Loeb III torrent
Lotsa new Loebs for your lobes! Many of these new discoveries came from two perspicacious readers of “latin4everyone” <https://latin4everyone.wordpress.com>, ZL in Croatia and Solon in Brazil. We have been collaborating on these over many months.
Torrent hash: c7e547acd11e8d029ee76b8051de0cc19080f08c
PLEASE SEED SO THAT OTHERS MAY DOWNLOAD!
LCL readers should be aware Harvard University Press has finally released all 520 Loeb volumes as digital files in September 2014. Theirs are prettier than ours and likely searchable (even in Greek!). In order to access the digital content, one must purchase a pricey subscription. However, the real downside is that the texts are not downloadable so they are not available for ready access unless, that is, you keep paying and paying and paying.
However, we believe all such works of classical knowledge, spreading understanding of the modern world through a thorough examination of our past, should be free. Roman and Greek authors, of course, are in no position to receive royalties! Nor are their far-descendants readily determined.
It may be argued that the translators of each work deserve a share of sales. However, most Loeb volumes are actually reformatted books which were originally published before the turn of the century (that’s the 20th century!). The vast majority of Loeb volumes were first published pre-war (that’s World War II!).
While this is not true of the newer translations since digitisation, many of us loyal Loeb readers liked the antiquated character of the translated texts. If the new translations have been modernised or, worse, made political correct so that, Goddess forbid, we don’t offend anybody, that does us all a great disservice. You be the judge.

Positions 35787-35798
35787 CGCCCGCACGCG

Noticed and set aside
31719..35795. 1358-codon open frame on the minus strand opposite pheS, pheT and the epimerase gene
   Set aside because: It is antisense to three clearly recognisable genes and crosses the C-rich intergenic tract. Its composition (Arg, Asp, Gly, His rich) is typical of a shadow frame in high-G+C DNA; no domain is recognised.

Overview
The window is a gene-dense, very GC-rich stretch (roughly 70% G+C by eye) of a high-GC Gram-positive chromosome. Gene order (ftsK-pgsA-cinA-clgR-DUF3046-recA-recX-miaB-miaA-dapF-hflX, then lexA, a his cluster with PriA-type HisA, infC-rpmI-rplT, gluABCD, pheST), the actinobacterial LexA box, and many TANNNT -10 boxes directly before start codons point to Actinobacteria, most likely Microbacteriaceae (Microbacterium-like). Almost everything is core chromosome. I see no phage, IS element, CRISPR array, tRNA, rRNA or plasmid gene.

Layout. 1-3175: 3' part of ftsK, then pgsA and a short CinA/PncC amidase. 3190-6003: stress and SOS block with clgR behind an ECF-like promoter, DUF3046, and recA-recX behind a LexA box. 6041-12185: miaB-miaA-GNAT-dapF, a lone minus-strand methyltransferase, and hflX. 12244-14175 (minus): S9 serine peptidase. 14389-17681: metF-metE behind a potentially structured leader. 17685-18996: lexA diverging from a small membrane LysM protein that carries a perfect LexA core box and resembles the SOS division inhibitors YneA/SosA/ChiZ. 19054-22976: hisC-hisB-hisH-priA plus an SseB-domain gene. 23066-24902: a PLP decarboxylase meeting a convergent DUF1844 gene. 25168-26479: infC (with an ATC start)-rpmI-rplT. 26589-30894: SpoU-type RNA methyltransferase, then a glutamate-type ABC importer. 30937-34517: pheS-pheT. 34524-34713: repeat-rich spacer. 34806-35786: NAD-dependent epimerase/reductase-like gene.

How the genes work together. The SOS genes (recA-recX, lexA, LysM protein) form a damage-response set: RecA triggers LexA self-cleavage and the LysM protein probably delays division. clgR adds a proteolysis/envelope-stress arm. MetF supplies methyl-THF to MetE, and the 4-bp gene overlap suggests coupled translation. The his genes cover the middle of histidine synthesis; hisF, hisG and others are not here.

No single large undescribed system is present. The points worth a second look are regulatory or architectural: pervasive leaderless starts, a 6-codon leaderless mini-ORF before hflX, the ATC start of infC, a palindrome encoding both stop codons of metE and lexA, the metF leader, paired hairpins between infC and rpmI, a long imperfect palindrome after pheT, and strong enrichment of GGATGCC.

It’s very hard to make an argument that any but the most recent LCL translations deserve to pay royalties to their translators (the rest are long dead!). It may come as no surprise that, of all the eminent Loeb translators, I can find only two among the living. One of them has replied to me that he received only a one-time payment and discount on LCL purchases! In fact, at least one Loeb translator, William Watts, translated St. Augustine’s Confessions in 1631! This, again, begs the question, to whom, then, is Harvard University Press paying royalties by arguing copyright.
We think the entire Loeb Classical Library catalogue should be non-profit, freely available for everyone.
The government and capitalist concept of copy”right” is far removed from reality. US copyright law “protects” a work for 90 years after the death of the creator. (For corporate authorship, 120 years!) This is, of course, risible in the case of classical knowledge. (Who pays Plutarch?!?) But even for modern works, we don’t think anyone’s grandchildren deserve profit from grandpa’s good luck!
If you want a fall-on-the-floor, laughing-out-loud experience, check out what U.S. government functionaries get paid for: http://copyright.cornell.edu/resources/publicdomain.cfm.
This intolerable situation has kept everyone in abject confusion for far too long. Essential and wonderful works which are not profitable are pulped and allowed to go out-of-print, making them unavailable to the rest of us. Online repositories are afraid to make books publicly available lest they be charged and fined.
It is indefensible for even public repositories with agreements to scan major libraries such as Google Books and others to restrict public access.
“Hoc opus, hic labor est.” Loeb III is a salvo across the bows of the USS Copyright. FREE THE LOEBS!
More Loebs, please! We’re still not satisfied!